8. A Tyrannosaurus Rex emerges from the foliage. Its flanks are battered from obvious club wounds, and the trail of destruction it left in the jungle will lead players back to the guerilla camp of free ankylosaurus-men.
  9. 1d6+2 velociraptors emerge from the foliage and attack immediately. They coordinate as a pack to take out anyone already injured, and attempt to drag that target away so they can take chunks out of them (even a few bites will do). Otherwise, they will prefer to stalk or flee rather than fight.
  10. A flock of archaeopteryx fly by, but note which players have shiny items. For each shiny item, 1d4 archaeopteryx will veer away from the flock to steal it, or, failing that, maim the player in question for daring to keep it from them.
  11. Try to get the players into a tree. You can say there’s delicious-looking fruit growing there, you can say a magic item is lodged up there, whatever. Then, when a player climbs a tree, have a large sauropod lift them out of the tree, confused that they are not delicious foliage. This encounter is entirely peaceful and not meant to hurt anybody. Convey that the sauropod is a gentle giant by whatever means you have at your disposal.
  12. Affronted by intruders, a group of 1d8 Sky Kings flies out of the mist to grab the players. The Sky Kings plan to fly out of the mists to drop the players off at the cave mouth where they came from if they don’t struggle, but will drop them to their deaths if they do. If players fight off the Sky Kings, they will begin to crudely plot against the players.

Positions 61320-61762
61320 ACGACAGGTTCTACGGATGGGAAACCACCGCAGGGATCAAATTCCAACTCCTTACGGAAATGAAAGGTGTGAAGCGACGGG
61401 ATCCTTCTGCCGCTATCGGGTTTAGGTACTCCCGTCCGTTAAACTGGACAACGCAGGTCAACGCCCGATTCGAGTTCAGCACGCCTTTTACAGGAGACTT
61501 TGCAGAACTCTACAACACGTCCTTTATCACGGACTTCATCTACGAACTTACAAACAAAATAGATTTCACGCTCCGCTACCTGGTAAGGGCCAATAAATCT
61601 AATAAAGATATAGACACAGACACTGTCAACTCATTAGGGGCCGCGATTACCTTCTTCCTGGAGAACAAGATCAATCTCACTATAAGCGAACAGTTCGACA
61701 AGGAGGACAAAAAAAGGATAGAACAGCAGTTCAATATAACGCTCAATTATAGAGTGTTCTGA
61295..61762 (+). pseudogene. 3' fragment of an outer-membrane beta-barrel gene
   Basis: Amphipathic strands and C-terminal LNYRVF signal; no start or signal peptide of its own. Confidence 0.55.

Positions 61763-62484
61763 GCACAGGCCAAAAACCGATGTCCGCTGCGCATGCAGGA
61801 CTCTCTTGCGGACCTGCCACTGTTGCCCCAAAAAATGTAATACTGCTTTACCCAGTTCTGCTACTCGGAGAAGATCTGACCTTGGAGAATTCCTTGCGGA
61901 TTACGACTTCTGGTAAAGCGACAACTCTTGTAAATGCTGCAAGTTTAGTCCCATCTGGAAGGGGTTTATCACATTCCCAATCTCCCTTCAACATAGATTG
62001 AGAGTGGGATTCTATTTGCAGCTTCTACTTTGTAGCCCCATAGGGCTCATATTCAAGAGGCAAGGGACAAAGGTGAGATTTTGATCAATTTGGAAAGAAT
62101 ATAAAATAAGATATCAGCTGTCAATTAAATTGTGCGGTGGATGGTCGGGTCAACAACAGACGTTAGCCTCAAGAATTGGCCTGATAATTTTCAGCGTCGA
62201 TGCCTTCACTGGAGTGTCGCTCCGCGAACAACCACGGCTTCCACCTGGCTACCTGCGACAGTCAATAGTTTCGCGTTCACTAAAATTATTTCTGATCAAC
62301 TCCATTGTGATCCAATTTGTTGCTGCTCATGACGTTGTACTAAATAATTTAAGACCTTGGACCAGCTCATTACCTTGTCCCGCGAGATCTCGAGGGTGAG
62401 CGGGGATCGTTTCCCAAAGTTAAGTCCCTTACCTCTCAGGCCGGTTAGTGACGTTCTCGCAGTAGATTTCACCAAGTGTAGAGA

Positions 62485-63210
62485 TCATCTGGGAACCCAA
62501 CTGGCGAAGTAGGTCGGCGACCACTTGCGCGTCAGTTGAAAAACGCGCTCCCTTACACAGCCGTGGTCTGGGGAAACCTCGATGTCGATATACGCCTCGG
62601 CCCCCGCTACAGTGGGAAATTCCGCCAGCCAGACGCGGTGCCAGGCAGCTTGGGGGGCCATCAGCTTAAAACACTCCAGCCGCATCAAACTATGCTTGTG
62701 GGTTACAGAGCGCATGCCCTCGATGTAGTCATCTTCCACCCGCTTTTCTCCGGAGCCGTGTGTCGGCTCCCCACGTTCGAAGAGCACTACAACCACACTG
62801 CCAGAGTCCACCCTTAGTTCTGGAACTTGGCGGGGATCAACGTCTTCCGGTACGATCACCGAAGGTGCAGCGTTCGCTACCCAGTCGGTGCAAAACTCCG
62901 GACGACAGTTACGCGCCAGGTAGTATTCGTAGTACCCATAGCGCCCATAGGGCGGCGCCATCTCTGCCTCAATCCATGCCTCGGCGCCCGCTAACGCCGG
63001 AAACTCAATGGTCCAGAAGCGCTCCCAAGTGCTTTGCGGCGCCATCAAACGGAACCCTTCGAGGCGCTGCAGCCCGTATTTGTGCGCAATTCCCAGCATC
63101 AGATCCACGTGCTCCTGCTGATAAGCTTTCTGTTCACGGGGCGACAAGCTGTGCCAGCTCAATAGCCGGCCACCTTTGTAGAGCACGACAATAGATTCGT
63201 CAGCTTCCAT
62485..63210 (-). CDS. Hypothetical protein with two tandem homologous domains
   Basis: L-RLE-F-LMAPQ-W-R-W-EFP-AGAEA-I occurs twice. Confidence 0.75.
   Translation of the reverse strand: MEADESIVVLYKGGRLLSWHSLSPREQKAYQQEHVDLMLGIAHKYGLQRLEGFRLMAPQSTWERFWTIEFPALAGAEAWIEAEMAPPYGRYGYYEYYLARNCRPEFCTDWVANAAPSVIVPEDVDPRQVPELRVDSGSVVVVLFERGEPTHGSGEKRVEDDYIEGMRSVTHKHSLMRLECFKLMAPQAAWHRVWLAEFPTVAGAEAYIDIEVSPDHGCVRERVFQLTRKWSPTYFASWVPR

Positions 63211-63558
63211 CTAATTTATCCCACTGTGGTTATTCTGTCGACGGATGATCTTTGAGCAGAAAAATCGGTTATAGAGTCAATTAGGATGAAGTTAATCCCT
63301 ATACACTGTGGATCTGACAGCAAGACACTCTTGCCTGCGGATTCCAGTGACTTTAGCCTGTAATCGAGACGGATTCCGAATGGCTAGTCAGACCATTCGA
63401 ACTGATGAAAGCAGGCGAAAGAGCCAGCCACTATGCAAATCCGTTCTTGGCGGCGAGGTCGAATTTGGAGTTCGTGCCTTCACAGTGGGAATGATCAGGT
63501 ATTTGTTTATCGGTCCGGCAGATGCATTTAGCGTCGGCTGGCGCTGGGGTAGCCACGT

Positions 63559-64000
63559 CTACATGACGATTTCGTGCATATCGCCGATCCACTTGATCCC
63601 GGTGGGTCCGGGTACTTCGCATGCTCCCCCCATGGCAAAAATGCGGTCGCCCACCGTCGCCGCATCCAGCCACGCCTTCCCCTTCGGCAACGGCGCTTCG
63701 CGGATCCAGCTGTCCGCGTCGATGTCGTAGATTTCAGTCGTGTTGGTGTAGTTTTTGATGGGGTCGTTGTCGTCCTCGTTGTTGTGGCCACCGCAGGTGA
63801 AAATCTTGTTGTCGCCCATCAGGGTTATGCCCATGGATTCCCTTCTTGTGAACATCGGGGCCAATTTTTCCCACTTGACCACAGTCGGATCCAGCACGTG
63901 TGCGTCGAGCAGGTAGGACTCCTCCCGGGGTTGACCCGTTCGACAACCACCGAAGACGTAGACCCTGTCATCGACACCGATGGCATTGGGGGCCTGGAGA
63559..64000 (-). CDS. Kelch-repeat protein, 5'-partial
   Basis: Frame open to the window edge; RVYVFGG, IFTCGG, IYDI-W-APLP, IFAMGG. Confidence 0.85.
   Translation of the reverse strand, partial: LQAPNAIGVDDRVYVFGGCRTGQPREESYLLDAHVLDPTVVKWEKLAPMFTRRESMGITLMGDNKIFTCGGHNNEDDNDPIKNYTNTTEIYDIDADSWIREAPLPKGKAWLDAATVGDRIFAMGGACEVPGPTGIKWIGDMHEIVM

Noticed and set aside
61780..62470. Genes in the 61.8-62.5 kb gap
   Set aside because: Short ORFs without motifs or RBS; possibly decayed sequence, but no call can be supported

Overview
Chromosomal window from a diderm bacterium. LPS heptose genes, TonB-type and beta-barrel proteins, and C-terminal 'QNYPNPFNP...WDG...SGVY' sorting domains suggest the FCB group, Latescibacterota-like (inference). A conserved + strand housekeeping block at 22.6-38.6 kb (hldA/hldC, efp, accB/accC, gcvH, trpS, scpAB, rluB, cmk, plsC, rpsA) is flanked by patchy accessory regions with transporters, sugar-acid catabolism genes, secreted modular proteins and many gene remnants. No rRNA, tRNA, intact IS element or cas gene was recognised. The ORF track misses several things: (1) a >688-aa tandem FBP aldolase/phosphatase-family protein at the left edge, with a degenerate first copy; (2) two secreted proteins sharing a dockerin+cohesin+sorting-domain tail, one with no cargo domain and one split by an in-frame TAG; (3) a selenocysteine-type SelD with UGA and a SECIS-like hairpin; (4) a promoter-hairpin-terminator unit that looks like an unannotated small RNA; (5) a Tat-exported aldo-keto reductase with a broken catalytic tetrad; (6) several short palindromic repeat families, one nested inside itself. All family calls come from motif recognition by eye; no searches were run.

Special. Whenever you roll an encounter you already rolled before, use this instead: an underground magma tube ruptures and lava streams out from a vent near the players, killing all flora and fauna as it bursts out. Roll percentile dice to see what percent of the Rift will be wiped out by this lava before it hardens to stone. Each time this result happens, keep track of the cumulative percentage of the Rift destroyed.

A Bit of Background

The Rift is called unending because the inhabitants believe the world ends if they leave from it. This is actually somewhat reasonable from their perspective. They are so adapted to the environment (both ecologically and magically) that leaving would likely result in death by starvation or magical dissonance.

PLOT HOOKS (roll d4)

  1. The Men of the Three-Horned Face believe that the Ambermind is an existential threat to the Rift, and have developed a spell to forcibly harden the sap into unloving, non-magical amber. They hope to use it to destroy the Ambermind, but their race is not magically potent and cannot cast the spell they have invented. They seek your help.
  2. The cavern races (drow, myconids, etc…) seek dinosaur bones and teeth to make jewelry for their royal family. This jewelry is for some grand event – a wedding, a journey to the surface, some other such nonsense. You are one of the adventurers hired to harvest materials.
  3. An amber golem leaves the Rift long enough to scrawl a mysterious message on the wall asking for players to rescue the Amber Empress, the First Dryad, the Sap Princess. It then crumbles before their eyes. Whether this is sincere or a ploy is your choice as GM.
  4. Just buy DCC Issue 91 and drop the Rift Unending into that module – in the module, the Rift is just something you have to cross – your goal isn’t in the Rift, but rather to get across to the other side by catching a (non-sapient) pterosaur. But this gives you some additional detail should players fall into the jungle.